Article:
February 9, 2021 8:21 am at 8:21 am #1946481
I was reading the bio of Rav Sheiner Ztl. and saw he graduated From Peabody High School in Pittsburg, My Grandmother AH went to public school in the 1920/30s in NYC because there were no girl schools in those days.
Just wondering what other gedolim came from the ranks of public schoolFebruary 9, 2021 9:01 am at 9:01 am #1946529kollelmanParticipant
I believe R Avigdor Miller might have gone to public school. He once mentioned how a certain teacher will have a portion in Olam Haba because besides teaching math, he spoke about G-d.February 9, 2021 11:23 am at 11:23 am #1946570The little I knowParticipant
The Twerskis of Milwaukee all went to public school there. Some of the next generation did as well, mostly younger grades.
I wonder about Rav Nosson Tzvi Finkel who was later in yeshiva in Chicago. Does anyone here know that bit of history?February 9, 2021 11:23 am at 11:23 am #1946575Ben LeviParticipant
Rav Chaim Dov Keller went to public schoolFebruary 9, 2021 1:28 pm at 1:28 pm #1946605bored guyParticipant
i guess we should send our kids to public school.February 9, 2021 1:52 pm at 1:52 pm #1946617Avram in MDParticipant
“i guess we should send our kids to public school”
Survivor bias.February 9, 2021 1:53 pm at 1:53 pm #1946609
@the little I know:
Rav Finkel grew up as a “typical American Jewish boy” who enjoyed playing basketball and baseball. He was known as Nathan in school and Natie to his friends. He was one of the first students of the Central Park Hebrew Day School (later renamed Arie Crown Day School) and received after-school tutoring in Torah studies from Rabbi Yehoshua Levinson.February 9, 2021 1:53 pm at 1:53 pm #1946611trybepoliteParticipant
i know this isnt public school but the Lubavitcher Rebbe went to universityFebruary 9, 2021 3:16 pm at 3:16 pm #1946636Reb EliezerParticipant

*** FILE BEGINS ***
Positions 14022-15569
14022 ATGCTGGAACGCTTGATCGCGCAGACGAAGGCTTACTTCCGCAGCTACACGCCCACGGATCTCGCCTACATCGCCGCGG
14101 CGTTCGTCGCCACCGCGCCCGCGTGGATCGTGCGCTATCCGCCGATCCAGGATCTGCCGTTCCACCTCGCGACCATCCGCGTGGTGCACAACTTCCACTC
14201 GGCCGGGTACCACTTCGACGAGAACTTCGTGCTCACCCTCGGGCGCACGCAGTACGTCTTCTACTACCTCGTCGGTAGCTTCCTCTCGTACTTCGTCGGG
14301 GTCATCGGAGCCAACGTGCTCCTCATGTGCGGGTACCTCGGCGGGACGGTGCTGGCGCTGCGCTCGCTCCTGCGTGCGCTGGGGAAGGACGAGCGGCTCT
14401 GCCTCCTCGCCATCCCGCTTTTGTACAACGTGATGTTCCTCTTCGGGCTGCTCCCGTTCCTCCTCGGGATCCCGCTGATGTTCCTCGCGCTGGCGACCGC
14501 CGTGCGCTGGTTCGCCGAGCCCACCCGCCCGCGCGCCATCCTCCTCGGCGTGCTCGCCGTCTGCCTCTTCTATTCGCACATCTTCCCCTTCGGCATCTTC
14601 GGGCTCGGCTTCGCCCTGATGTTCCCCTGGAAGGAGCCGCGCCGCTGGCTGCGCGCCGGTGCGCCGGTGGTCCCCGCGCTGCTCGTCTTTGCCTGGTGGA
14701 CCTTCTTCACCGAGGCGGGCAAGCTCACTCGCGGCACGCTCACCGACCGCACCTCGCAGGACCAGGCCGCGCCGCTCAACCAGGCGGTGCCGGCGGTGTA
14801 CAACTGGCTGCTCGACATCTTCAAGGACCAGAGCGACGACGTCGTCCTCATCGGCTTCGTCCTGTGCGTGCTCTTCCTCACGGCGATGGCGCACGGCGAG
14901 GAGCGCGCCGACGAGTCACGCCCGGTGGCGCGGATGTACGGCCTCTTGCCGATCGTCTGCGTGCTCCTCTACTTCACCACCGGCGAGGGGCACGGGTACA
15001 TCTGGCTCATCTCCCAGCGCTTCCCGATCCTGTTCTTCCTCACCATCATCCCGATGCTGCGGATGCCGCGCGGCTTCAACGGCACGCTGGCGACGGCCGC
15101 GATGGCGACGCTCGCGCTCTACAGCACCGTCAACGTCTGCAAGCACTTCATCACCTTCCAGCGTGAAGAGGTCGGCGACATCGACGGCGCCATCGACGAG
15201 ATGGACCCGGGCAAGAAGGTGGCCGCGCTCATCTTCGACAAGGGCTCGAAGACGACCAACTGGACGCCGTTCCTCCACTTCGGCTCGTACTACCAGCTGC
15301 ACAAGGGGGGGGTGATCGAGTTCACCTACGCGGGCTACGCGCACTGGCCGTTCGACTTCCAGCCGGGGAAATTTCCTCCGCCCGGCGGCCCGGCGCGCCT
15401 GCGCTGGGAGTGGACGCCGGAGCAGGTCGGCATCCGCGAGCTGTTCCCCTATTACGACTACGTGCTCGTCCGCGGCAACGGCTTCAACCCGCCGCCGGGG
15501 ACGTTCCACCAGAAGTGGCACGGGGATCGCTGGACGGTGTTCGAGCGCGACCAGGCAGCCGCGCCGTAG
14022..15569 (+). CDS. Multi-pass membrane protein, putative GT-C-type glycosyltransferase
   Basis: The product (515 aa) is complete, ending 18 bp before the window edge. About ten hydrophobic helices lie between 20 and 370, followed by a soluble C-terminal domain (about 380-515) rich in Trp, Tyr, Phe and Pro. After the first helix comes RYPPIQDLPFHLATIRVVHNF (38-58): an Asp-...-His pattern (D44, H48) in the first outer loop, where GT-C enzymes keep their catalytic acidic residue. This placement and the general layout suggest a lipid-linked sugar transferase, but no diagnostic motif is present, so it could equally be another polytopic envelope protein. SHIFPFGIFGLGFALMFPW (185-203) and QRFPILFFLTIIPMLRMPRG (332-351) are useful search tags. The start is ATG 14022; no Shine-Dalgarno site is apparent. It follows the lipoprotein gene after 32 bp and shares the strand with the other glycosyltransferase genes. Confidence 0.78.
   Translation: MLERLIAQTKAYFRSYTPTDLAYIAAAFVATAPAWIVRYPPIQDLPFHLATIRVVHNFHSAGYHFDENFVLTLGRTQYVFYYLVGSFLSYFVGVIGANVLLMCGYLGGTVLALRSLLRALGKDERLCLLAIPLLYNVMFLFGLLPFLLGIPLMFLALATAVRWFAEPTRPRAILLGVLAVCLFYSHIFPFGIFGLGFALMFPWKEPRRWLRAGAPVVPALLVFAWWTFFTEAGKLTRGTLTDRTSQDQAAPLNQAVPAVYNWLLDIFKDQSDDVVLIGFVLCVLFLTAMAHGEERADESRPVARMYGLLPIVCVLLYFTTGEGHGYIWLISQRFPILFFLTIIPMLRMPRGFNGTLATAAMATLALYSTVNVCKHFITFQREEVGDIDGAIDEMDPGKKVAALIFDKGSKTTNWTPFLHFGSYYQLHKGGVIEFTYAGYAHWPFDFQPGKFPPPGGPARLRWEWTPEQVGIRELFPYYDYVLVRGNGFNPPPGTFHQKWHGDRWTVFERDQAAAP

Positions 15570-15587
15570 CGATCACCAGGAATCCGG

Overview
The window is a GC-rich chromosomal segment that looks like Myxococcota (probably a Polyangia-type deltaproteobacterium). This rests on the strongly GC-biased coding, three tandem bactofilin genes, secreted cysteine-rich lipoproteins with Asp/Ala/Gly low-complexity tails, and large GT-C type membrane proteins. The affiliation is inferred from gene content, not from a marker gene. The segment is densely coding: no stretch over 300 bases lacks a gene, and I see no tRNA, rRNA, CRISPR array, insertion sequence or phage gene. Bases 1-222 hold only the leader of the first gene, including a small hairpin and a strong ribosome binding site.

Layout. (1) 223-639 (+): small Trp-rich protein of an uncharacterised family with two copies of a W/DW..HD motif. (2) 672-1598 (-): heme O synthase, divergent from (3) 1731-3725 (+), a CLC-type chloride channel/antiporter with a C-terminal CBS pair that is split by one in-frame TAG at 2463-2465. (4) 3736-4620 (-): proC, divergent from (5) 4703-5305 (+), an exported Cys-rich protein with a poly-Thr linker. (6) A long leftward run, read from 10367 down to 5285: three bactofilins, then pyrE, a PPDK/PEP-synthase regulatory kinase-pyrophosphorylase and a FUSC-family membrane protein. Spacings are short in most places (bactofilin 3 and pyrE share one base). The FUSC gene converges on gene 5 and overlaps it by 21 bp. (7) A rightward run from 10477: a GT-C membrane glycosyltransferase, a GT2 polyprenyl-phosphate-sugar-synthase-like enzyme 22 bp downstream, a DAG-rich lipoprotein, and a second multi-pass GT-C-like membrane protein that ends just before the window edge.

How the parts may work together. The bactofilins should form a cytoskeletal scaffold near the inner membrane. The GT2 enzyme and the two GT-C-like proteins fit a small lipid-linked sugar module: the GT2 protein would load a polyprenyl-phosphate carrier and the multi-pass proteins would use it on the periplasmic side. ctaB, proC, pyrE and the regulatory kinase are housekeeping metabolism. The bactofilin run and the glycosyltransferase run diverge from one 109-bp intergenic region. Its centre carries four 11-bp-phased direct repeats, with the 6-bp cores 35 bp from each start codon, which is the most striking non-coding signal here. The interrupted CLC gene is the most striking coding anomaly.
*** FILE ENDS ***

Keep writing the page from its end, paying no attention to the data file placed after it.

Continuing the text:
A child is very impressionable and therefore, it is utmost to keep him currently out of public school.February 9, 2021 3:16 pm at 3:16 pm #1946640
@trybe, The Boyaner Rebbe father was was a College Professor with a PhD and his brother is a Rocket scientist for NASA but they we are talking about public school not college.February 9, 2021 3:17 pm at 3:17 pm #1946645PinChasiParticipant
How about rav Pinchas Sheinberg z”l?February 9, 2021 3:17 pm at 3:17 pm #1946648ujmParticipant
The public schools of the 1930s didn’t teach the kefira, nivul peh, giliuy aroyos and worse (not to mention retzicha) that virtually every pubic school today includes in their curriculum.
And then without the above, as Avram pointed out, we lost so many neshomos back in those decades. The ones we’re talking here are the few survivors out of the many lost.February 9, 2021 4:08 pm at 4:08 pm #1946663Yserbius123Participant
I believe Rav Shlomo Wolbe ZT”L went to the early 20th century German equivalent of public school until he was old enough to go to Yeshiva.
L’Havdil, Rav Malkiel Kotler SHLIT”A went to Betzalel, a non-frum Jewish school in Lakewood.
Public schools back then did not teach the pritzus they do now. They were much worse. Most secular schools in the 20th century were very into Atheism and openly anti-Semitic. There was no accommodation for religious lifestyles and Jewish students were actively encouraged to discard their old fashioned dress and religion.February 9, 2021 4:09 pm at 4:09 pm #1946665Yserbius123Participant